Latest celiac disease Stories

2008-07-14 15:00:14

To: MEDICAL EDITORS Contact: Ginger Plumbo of Mayo Clinic, +1-507-284-5005 (days), +1- 507-284-2511, eveningnewsbureau@mayo.edu ROCHESTER, Minn., July 14 /PRNewswire-USNewswire/ -- Here are highlights from the July issue of Mayo Clinic Womens HealthSource. You may cite this publication as often as you wish. Mayo Clinic Womens HealthSourceattribution is required.Reprinting is allowed for a fee. Include the following subscription information as your editorial policies permit: Visit...

2008-01-19 03:00:33

By Wieser, Herbert Koehler, Peter ABSTRACT Celiac disease (CD) is an inflammatory disorder of the upper small intestine triggered by the ingestion of wheat, rye, barley, and possibly oat products. The clinical feature of CD is characterized by a flat intestinal mucosa with the absence of normal villi, resulting in a generalized malabsorption of nutrients. The prevalence of CD among Caucasians is now thought to be in a range of 1:100-300. There is a strong genetic association with human...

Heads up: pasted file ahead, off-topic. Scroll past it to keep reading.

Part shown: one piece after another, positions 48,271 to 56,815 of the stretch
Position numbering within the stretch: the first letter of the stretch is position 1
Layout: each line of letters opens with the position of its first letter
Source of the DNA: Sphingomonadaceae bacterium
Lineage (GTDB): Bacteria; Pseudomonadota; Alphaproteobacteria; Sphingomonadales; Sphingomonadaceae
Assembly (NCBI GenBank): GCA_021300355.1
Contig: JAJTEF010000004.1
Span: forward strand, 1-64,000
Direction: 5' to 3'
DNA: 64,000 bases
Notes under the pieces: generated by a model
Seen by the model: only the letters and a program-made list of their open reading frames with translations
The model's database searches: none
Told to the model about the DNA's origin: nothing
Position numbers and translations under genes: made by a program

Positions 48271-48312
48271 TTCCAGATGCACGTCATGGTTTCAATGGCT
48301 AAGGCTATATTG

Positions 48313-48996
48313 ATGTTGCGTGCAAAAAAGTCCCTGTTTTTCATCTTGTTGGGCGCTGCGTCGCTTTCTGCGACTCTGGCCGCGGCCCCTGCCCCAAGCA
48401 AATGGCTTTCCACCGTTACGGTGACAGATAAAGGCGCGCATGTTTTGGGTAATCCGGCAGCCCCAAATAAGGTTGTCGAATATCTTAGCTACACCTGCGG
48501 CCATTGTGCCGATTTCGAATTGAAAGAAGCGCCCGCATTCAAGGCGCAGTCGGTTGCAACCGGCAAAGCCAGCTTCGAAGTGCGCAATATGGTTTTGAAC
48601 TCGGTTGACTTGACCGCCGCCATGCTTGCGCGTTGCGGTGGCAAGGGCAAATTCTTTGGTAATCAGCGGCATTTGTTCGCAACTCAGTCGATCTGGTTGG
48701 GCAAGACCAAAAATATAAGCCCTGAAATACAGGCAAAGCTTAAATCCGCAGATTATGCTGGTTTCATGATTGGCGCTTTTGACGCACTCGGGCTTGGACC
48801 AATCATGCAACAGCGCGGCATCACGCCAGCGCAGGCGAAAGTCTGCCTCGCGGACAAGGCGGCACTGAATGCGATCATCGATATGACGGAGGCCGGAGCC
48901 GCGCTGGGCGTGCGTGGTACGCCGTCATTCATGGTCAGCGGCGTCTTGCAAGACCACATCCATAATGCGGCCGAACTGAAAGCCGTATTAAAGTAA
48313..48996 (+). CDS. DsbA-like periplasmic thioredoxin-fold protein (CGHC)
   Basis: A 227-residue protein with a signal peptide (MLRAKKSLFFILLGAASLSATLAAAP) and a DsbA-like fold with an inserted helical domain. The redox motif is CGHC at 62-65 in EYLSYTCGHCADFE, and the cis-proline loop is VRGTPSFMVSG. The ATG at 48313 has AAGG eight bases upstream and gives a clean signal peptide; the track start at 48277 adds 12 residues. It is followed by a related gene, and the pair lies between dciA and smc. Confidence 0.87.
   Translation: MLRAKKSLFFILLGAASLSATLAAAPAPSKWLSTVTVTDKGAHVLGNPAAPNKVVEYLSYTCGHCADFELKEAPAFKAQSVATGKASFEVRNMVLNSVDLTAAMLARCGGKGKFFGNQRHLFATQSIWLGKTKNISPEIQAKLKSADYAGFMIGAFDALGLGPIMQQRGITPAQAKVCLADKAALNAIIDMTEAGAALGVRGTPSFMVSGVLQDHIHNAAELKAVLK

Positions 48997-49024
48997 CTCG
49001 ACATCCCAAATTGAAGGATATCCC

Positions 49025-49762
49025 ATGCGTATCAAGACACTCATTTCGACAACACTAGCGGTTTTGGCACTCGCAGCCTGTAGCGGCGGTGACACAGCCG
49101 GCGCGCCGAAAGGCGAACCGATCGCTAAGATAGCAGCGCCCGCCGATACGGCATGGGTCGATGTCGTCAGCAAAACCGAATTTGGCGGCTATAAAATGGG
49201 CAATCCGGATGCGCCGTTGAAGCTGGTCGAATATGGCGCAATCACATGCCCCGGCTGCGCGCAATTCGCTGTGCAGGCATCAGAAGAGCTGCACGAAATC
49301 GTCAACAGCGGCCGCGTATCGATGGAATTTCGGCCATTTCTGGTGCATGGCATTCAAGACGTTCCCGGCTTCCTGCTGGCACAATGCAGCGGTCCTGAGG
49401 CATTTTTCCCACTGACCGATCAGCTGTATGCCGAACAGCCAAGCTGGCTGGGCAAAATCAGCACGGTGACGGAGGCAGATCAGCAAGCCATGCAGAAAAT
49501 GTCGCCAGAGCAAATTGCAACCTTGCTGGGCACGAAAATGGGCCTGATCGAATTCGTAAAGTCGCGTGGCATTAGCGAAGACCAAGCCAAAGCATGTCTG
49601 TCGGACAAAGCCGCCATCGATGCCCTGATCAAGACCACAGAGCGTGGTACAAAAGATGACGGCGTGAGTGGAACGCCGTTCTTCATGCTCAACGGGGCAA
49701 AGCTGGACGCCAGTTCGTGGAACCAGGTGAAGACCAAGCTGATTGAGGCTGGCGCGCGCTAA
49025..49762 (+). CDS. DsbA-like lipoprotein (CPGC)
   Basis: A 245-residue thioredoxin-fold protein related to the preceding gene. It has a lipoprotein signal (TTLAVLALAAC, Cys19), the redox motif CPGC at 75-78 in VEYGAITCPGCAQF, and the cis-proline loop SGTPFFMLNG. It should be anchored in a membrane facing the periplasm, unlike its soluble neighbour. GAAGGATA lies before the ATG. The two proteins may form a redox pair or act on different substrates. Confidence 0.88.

2006-01-20 15:19:56

NEW YORK (Reuters Health) - Sufferers from celiac disease can't tolerate wheat and gluten in their diet, but people who were breastfed as babies seem to be less likely to develop the condition, a UK study shows. Dr. A. K. Akobeng, of Booth Hall Children's Hospital, Manchester, and colleague note in the Archives of Diseases in Childhood that "recent observational studies suggest that breastfeeding may prevent the development of celiac disease." In an analysis of available evidence,...

2005-11-21 17:05:22

By David Douglas NEW YORK (Reuters Health) - It appears that breast-feeding lowers the risk of developing celiac disease, a common gastrointestinal problem caused by intolerance to a grain protein called gluten, according to a report in the Archives of Disease in Childhood. As lead investigator Dr. Tony Akobeng told Reuters Health, "breast-feeding at the time of solid food introduction significantly reduces the risk of celiac disease." Moreover, "the longer a baby is breast-fed, the...

2005-11-15 02:00:04

LONDON (Reuters) - Mothers who breast-feed their children may help to protect them from developing celiac disease, an intolerance to a protein found in wheat, rye and barley, scientists said on Tuesday. In a review of 15 studies, they found that the longer children are breast fed the less likely they are to suffer from the illness. "Breast feeding may offer protection against the development of celiac disease," said Dr Tony Akobeng of the Central Manchester Children's University...

Word of the Day
  • An evil spirit; a devil.
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